LOINC on the other hand is very much focused on observations and measurements πŸ§ͺ. It is especially good in providing a specification on how a measurement is made. A LOINC code [41653-7] provides you basically the following info:
What substance or entity is being analyzed? β€” Glucose
What characteristic of the substance/entity? β€” mass concentration
In what timeframe is the measurement done? β€” a point in time
What specimens or system has been used? β€” blood capillary
What scale does the measurement value have? β€” quantity
What methodology has been used to perform the measurement? β€” glucometer

UCUM is your go-to standard for units of measurement and is very straightforward to use. It has human-readable codes and is largely adopted by LOINC for units.

2. Information modeling and content:

How should we keep track of basic patient information? How do you record lab measurements? How do we reference the patient in our lab measurement record?
These are questions on which information models like FHIR Resources and OMOP CDM will give you an answer. Some older standards that you may find in this domain are HL7 CDA or HL7v2 and of course, there are many country-specific standards. Most of these standards make use of code systems like SNOMED-CT and LOINC to represent medical concepts in a meaningful way.
FHIR Resource and OMOP CDM may have the same purpose but they’re quite different due to their different origins. They have also a different representation: FHIR resources have a tree-like structure that is lending itself to be represented as JSON or XML. OMOP CDM records are typically represented as records of a relational database.
A small example of a blood measurement to make this more tangible:

measurement_id: 2947483873
person_id: 274897373
measurement_concept_id: 3020491
measurement_date: 2013-04-02
measurement_datetime: 2013-04-02T09:30:10+01:00
measurement_type_concept_id: 32817
value_as_number: 6.3
unit_concept_id: 8753
provider_id: 27439277

id: f001
status: final
code: 15074-8
display: Glucose [Moles/volume] in Blood
reference: Patient/f001
display: P. van de Heuvel
start: 2013-04-02T09:30:10+01:00
reference: Practitioner/f005
display: A. Langeveld
value: 6.3
unit: mmol/l,
code: mmol/L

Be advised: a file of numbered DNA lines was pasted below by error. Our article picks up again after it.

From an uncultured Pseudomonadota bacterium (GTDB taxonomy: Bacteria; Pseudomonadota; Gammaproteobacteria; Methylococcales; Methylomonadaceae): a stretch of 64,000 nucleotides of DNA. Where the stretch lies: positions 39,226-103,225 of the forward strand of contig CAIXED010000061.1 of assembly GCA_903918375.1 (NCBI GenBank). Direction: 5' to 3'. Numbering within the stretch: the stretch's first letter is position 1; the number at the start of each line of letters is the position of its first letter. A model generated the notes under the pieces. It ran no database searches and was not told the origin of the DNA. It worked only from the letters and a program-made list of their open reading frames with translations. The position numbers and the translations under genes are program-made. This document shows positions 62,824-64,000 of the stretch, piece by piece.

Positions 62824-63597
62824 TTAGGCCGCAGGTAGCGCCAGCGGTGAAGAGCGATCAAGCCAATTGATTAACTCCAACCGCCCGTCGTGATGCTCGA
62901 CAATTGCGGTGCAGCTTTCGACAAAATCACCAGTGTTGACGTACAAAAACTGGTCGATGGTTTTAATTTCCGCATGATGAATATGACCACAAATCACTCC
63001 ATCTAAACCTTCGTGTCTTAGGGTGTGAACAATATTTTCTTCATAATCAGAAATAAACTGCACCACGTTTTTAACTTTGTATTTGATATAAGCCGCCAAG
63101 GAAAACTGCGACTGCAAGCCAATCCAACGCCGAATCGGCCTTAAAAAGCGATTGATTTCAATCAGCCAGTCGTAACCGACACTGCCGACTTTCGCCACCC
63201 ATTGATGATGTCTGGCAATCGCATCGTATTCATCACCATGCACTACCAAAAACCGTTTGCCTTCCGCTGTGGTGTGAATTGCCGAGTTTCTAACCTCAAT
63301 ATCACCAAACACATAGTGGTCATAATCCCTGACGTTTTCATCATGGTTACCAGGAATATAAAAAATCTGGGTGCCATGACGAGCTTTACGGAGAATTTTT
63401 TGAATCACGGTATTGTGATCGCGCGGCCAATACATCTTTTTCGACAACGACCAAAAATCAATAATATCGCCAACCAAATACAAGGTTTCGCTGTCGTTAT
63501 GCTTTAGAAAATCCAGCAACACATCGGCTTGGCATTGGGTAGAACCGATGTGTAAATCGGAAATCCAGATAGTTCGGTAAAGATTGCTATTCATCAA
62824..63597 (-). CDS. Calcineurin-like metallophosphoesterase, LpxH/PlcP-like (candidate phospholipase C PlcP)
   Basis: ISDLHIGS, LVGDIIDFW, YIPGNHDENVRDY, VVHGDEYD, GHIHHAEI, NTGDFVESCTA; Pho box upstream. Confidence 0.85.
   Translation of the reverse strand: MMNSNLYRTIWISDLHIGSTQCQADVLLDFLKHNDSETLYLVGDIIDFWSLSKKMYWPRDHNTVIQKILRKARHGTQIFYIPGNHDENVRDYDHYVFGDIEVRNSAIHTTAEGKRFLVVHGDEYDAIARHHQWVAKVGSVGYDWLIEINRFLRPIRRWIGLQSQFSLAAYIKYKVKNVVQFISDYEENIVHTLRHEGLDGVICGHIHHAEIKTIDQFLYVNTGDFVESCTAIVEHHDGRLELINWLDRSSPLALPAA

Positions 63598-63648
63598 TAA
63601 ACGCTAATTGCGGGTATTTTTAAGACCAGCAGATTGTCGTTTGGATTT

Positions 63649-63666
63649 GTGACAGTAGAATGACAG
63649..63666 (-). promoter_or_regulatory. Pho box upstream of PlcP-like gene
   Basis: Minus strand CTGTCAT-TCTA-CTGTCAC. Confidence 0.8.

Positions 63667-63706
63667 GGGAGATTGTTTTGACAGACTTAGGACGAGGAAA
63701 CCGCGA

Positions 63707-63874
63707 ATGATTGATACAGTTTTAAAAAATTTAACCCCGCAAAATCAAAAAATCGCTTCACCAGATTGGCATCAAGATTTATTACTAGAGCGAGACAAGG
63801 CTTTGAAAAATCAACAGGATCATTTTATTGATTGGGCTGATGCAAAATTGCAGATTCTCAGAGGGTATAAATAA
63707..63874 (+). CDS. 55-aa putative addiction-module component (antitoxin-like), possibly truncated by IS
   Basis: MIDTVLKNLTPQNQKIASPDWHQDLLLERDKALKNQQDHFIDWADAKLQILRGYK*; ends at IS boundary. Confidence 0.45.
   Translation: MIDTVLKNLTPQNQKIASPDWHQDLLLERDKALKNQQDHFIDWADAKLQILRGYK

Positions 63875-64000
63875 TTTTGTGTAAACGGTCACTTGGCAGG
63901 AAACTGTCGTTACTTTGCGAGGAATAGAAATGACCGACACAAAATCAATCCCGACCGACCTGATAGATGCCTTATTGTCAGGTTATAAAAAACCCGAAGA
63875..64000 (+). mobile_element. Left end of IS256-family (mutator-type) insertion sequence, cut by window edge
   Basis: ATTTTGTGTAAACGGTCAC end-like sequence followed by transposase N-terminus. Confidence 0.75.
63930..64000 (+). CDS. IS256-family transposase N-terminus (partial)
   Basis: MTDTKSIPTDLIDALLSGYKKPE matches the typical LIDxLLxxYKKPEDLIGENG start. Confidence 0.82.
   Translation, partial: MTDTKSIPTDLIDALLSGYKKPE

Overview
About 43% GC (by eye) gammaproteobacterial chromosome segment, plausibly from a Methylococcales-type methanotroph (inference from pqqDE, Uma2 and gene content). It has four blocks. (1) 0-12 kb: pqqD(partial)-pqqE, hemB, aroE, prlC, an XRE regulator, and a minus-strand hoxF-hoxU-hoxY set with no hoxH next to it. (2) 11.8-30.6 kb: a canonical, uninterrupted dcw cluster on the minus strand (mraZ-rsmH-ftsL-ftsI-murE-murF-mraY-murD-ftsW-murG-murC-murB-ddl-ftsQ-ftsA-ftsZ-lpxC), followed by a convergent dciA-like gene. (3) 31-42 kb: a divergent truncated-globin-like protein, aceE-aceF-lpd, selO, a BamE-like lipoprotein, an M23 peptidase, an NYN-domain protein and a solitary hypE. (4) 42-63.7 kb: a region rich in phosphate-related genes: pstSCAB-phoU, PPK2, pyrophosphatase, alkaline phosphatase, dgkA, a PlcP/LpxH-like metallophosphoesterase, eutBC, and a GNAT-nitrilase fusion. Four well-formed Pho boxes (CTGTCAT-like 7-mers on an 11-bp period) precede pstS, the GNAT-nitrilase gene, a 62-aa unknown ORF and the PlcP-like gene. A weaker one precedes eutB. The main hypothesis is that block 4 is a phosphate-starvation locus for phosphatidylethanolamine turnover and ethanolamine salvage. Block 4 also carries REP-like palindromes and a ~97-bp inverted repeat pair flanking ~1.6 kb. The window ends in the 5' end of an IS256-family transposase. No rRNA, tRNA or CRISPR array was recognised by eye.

You'll notice that it's easier to make sense of the FHIR Observation resource compared to a single record from an OMOP CDM table. On the other hand, OMOP CDM is much more concise and seems efficient for storage. Everything in OMOP CDM is an identifier, while FHIR is much more verbose.

The reason for this is that FHIR resources are designed to be exchanged πŸ“€ and must be self-containing. So the resources must be at least understandable without the need for extra context information. OMOP CDM records are designed to be stored in a database for analytics. The OMOP CDM database is designed such that queries can be exchanged πŸ” instead of the data itself. Interoperability for OMOP CDM basically means that you can exchange your R or Python scripts containing SQL queries with other analysts.

Also, it will be easier to keep your OMOP Database consistent compared to your FHIR resources. Imagine a patient whose name changed but you've already sent plenty of FHIR Observation resources to other systems. It will be hard to notify all those systems on a simple name change.

When choosing standards, make sure to question their purpose and reason of existence πŸ€”. Pick the right standard for the right job. And once you've learned a standard don't apply it to every problem you encounter. Remember the wise words of Abraham Maslow:
"If you only have a hammer, every problem looks like a nail."

Let's wrap up this post, for now, to keep it concise. This post was about representing healthcare data points. In a subsequent post, we will continue the discussion on how to exchange healthcare data in a secure way.